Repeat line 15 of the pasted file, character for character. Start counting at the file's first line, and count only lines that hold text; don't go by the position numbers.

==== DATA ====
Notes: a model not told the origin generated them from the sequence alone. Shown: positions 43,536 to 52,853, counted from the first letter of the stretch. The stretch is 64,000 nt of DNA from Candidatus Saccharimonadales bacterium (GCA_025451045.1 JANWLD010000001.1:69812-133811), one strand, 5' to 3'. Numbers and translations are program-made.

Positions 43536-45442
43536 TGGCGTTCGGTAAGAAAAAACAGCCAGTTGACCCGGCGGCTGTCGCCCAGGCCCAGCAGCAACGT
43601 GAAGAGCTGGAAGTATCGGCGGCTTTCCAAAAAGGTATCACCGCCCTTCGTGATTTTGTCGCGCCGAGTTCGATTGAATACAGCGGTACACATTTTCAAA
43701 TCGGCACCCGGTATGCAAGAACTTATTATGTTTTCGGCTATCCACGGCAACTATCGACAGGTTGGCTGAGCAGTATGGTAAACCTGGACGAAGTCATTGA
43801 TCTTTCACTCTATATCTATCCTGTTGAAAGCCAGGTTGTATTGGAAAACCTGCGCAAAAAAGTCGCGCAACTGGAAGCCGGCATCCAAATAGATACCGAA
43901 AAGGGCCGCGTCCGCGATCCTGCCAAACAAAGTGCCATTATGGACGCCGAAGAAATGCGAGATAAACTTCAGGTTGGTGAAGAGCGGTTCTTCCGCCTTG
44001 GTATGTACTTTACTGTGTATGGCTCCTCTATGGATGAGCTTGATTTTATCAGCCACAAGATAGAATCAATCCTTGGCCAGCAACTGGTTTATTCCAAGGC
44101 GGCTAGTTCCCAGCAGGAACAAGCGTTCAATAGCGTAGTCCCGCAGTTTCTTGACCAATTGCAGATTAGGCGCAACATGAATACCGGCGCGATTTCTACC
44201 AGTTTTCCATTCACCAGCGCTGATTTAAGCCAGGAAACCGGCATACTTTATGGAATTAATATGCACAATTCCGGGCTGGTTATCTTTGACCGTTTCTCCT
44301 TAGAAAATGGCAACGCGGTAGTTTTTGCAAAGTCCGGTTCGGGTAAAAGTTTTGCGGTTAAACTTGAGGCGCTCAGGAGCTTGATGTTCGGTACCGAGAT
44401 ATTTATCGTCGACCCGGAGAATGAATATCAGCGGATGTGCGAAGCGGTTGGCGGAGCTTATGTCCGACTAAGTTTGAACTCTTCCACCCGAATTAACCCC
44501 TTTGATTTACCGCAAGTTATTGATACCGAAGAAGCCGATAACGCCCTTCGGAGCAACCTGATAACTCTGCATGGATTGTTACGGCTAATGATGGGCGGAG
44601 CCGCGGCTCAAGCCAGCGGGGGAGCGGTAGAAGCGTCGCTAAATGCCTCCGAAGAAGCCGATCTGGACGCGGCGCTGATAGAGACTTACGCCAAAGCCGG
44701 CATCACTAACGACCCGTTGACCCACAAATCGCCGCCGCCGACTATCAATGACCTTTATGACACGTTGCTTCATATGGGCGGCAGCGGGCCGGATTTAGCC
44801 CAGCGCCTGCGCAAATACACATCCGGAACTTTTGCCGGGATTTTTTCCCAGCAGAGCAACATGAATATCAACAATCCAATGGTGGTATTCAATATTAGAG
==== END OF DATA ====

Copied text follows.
44701 CATCACTAACGACCCGTTGACCCACAAATCGCCGCCGCCGACTATCAATGACCTTTATGACACGTTGCTTCATATGGGCGGCAGCGGGCCGGATTTAGCC